Obviously, Major League Baseball, the Houston Astros and those who bore the brunt of the penalties for the sign-stealing scandal – former general manager Jeff Luhnow and manager A.J. Hinch – were hoping that the uproar would have died down by now. The passage of time has quieted the story to a degree. It’s still discussed, but the passion and intensity has reduced substantially. It’s not every minute of every day now.
However, it has not and will not go away completely until there is the perception of resolution. MLB saying it’s resolved and their investigation is concluded is secondary to how the rest of baseball, the media and fans react. Once the games start and it’s known how the Astros behave and play under new GM James Click and manager Dusty Baker; how other teams treat them and whether there is an overt attempt to extract a pound of flesh with vigilante on-field justice, it will bubble beneath the surface.
Since he was the manager, Hinch has been cast as being part of the problem. There is good reason for that. But for the most part, he seems to be categorized as having been caught in the crossfire with few good options to deal with the scheme as it was in progress. For Hinch, the first step at rehabilitating his image involved an interview with Tom Verducci on MLB Network. His response, tone, and general demeanor would be key factors for his future in baseball – if he even has one.
Hinch is taking the contrition route. He genuinely seems sorry and embarrassed, but it’s difficult to discern whether that is due more to his failure to act to put a stop to it or because of what the players did under his watch when he was in a position – in fact, it was his job – to regulate his players and set the rules. It’s a dual-edged sword to have a manager who is merely a conduit to the front office and not someone who has legitimate power. Hinch might have been well-regarded for his intelligence, but there’s no doubt that he was the former.
There was precious little he could realistically do to put a stop to the sign-stealing. Despite the Astros players’ assertion that had Hinch told them to stop, they would have, how could he have known that? He was in a situation where his role was clear to those who were supposedly under his charge; his bench coach, Alex Cora, was intimately involved in the plot; he was disposable to a front office that believes the manager is fundamentally replaceable; and the players might have simply ignored him had he told them to stop no matter what they said after the fact.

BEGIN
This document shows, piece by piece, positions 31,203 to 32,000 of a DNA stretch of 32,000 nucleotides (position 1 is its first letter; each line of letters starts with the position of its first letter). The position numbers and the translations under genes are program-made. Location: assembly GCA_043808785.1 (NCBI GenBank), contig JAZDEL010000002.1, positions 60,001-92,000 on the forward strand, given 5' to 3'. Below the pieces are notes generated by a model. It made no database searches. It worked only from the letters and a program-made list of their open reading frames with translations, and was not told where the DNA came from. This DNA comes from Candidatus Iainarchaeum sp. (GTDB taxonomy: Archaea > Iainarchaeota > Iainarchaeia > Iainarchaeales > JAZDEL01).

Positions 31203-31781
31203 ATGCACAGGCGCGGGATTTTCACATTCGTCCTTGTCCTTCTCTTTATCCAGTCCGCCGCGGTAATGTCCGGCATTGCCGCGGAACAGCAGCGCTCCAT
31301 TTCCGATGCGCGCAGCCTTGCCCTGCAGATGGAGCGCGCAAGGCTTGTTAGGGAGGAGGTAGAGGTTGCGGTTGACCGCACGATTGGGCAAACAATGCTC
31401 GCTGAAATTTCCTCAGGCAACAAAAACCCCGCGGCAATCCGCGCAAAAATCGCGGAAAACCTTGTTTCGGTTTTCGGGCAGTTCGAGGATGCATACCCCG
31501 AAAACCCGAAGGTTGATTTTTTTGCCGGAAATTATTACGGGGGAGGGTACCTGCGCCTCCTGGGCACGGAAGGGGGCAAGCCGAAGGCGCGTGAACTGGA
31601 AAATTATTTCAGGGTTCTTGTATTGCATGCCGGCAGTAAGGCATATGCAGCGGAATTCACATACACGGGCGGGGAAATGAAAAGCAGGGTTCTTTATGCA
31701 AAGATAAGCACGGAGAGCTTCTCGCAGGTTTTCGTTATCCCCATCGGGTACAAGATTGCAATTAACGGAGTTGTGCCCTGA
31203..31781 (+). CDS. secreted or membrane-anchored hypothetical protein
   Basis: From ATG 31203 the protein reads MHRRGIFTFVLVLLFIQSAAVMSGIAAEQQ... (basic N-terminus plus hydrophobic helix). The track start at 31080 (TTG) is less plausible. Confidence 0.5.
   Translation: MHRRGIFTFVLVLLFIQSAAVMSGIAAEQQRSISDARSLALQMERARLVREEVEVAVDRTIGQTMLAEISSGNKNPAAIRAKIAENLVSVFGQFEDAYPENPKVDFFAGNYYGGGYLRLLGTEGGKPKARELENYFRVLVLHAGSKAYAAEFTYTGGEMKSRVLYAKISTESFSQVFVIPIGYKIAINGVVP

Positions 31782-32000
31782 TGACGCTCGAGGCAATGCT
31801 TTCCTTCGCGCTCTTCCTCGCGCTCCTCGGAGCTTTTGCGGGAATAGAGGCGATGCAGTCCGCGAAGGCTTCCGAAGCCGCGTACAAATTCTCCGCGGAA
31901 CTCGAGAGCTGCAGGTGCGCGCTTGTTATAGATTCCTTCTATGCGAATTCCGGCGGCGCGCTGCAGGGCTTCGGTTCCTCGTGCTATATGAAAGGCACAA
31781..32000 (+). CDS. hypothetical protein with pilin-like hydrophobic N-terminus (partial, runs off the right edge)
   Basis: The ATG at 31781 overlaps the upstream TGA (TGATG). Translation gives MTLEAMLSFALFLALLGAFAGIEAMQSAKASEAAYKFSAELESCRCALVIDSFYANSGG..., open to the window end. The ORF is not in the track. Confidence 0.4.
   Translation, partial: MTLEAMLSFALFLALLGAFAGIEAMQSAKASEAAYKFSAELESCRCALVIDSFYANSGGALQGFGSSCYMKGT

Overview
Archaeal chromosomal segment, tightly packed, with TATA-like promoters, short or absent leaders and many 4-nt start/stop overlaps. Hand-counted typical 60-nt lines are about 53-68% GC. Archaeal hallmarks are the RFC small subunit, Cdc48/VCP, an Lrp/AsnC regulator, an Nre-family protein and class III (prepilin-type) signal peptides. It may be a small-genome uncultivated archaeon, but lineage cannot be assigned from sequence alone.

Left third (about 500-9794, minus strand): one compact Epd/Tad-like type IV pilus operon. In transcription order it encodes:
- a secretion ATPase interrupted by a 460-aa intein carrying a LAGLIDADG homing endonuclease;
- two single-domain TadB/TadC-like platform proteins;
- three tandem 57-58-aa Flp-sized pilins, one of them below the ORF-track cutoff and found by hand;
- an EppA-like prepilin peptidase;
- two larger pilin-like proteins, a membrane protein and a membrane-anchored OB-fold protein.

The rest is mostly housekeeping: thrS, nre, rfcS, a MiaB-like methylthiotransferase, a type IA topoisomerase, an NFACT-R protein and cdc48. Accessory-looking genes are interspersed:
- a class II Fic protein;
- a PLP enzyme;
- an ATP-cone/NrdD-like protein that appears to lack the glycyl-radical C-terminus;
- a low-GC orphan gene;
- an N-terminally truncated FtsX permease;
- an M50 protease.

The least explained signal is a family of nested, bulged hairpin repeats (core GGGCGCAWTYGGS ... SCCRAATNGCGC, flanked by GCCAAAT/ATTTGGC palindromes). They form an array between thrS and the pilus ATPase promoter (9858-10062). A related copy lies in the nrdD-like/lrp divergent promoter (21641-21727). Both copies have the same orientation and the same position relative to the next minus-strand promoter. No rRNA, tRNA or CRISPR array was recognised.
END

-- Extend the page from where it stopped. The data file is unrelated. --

The lack of say-so granted to managers today has been discussed before, especially with the Astros. What is key here is how far Hinch’s interview will go toward laying the foundation for him to work in baseball again.
He is complicit, but he’s also an innocent bystander. To a degree, that does assuage his guilt for failing to act; it does not protect him from punishment; but it is an explanation.
Looking uncomfortable and meek in the interview, Hinch may have realized that leaving himself at the mercy of the viewers and MLB itself is the only way he can hope to get another chance for a job. Problematically, he gave lawyerly responses to Verducci’s questions as to whether the sign-stealing went beyond deciphering, relaying and garbage can banging. Regarding the allegations that the Astros players wore buzzers to get signals as to what pitch was coming, he did not say no. He said MLB did an investigation, that it was thorough, and he believes in it.
This behavior was prevalent throughout the interview. It could be argued that the contrition was as legitimate as his disapproval of the sign-stealing and his actions betray a similar impotence. He did not go far enough. This was not a tell-all interview; it was the beginning of an apology tour.
Will it work?
Baseball people have returned from suspensions, arrests and convictions. Hinch is well-liked. Although he’s got this black mark against him, that affinity will undoubtedly help him. As mentioned before, he didn’t stop the sign-stealing, but he didn’t start it either. That’s no excuse, but it is a defense to give him an opportunity to work again. Certainly, it would need to be gradual. A job in a front office could be followed by a stint as a bullpen coach. He could advance to a base coach and then bench coach before getting managerial interviews again. Teams would need to be prepared for the relentless attacks they would be subjected to, but if it’s a few years down the road and more information comes out to exonerate him or reduce his role in what is increasingly appearing to be Luhnow’s overall responsibility, perhaps Hinch can get a job as manager.
Still, there is always a chance that the toxicity of the Astros will stick to everyone involved. It’s next-to-impossible to envision Luhnow getting another job in baseball not just because of this, but because of the widespread animus he accumulated and enemies he made. Luhnow is not the type to apologize. His response will be calculated. If he does express remorse, his ability to come across as sympathetic is in question.
As for the others like Hinch, Cora and Carlos Beltran, the key is whether their post-scandal behaviors are sufficient to quell the anger and stop the story from continually being rehashed with the same level of anger there is now.
It should be noted that the wounds are still fresh and have not had the chance to scab. Judging by the initial reaction to the Hinch interview where he might have been thinking about how it would look as much as expressing his regret, he’s got a long way to go.